Texas Judge Rules To Delay Implementation of Obama’s Executive Action

Immigration Reform

Federal Judge Andrew Hanen of the Southern District of Texas in Brownsville just ruled that the Obama Administration’s executive action on immigration reform programs, announced in November of 2014 and set to go into partial effect on February 18, must be temporarily halted.

Judge Hanen issued an injunction just two days before the first phase of Obama’s program was set to go into effect, frustrating the administration and the millions of immigrants that were expected to be eligible for benefits.  The injunction is based on the “notice and comment requirement” of the Administrative Procedures Act, or the “APA,” which deals with the requirements for providing notice and comment periods in the Federal Register before enacting new regulations through executive action.  Judge Hanen’s injunction ruling states that if the Obama administration “wanted to do these things it should have provided notice in the Federal Register, with period for comment.”  Not doing so, he claims, puts the actions in violation of the law.

The injunction, however, is just a way to delay the implementation of Obama’s plan – it does not address the ultimate legality of the executive orders. Instead, it simply states that the lawsuit filed in Hanen’s court by 26 Republican-led states was sufficient to justify postponing the implementation of the programs while the suit moved forward.  While the injunction issue is being litigated, Judge Hanen will continue to move forward on the original lawsuit. Notably, 13 states, 30 cities, and the District of Columbia have all filed briefs siding with the administration and aligning themselves in opposition to the Republican-led challenge.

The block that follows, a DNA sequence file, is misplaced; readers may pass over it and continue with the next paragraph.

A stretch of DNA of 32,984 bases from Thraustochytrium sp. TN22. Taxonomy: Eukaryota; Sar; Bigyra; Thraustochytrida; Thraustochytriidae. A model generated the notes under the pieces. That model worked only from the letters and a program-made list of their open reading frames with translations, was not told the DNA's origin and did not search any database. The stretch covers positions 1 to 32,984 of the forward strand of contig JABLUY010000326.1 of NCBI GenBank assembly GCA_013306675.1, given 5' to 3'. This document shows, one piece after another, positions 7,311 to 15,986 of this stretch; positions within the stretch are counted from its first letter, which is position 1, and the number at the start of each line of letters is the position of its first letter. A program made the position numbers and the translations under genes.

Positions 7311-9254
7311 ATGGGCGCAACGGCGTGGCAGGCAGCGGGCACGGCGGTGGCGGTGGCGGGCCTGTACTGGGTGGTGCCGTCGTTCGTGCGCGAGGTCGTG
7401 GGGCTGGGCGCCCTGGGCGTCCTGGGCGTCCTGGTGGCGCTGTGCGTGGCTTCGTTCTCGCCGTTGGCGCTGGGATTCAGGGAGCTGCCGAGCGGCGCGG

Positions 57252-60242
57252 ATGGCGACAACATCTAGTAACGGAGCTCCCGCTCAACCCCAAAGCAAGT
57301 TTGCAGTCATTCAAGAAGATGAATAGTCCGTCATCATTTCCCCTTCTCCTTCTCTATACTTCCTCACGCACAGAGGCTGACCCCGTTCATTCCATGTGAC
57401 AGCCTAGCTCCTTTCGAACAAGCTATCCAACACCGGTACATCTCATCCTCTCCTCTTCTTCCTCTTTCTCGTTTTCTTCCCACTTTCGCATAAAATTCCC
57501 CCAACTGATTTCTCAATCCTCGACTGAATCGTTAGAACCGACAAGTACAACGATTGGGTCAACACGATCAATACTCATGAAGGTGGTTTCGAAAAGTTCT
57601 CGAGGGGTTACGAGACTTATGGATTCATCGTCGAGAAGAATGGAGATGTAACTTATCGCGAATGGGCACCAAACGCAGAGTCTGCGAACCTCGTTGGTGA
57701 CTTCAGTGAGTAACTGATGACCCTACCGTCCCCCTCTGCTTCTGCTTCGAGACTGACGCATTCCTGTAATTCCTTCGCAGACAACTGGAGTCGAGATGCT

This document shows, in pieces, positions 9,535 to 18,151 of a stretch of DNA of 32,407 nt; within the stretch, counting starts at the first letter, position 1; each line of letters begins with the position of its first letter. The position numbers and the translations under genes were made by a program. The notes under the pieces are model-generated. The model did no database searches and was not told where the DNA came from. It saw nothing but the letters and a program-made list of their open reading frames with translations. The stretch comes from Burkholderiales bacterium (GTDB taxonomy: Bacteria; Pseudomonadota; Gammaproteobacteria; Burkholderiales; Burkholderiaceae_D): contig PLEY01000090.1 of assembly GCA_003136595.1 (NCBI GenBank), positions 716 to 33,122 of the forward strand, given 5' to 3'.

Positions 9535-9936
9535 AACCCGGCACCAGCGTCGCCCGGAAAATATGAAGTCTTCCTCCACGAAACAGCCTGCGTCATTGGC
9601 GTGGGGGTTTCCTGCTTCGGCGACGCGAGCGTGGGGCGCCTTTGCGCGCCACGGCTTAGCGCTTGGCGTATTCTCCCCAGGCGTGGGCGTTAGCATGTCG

What’s Next?

In response to the injunction, Department of Justice is expected to immediately file a “stay,” hoping to temporarily remove the injunction order issued by Judge Hanen.  If this stay is granted, the programs will move forward while we wait for the injunction to receive full consideration on its merits in the Fifth Circuit, which will probably take 4-5 months, assuming the court chooses to put it on an expedited hearing calendar, or 7-8 months if it’s placed on the court’s regular docket.   We hope to have a decision from the Fifth Circuit on the stay within the next several weeks.

If the government’s stay is granted, we can start applying for the expanded DACA program right away, and the program will be safe at least until there is a final decision on the injunction or on the underlying lawsuit.  If the stay is denied, the injunction could still be shot down when the Fifth Circuit takes it under full consideration later this year.

Meanwhile, we’ll continue to wait for a decision from Judge Hanen on the ultimate merits of the lawsuit, and the appeals that will inevitably follow.

Stay tuned to our blog for updates on this constantly evolving and politically volatile situation.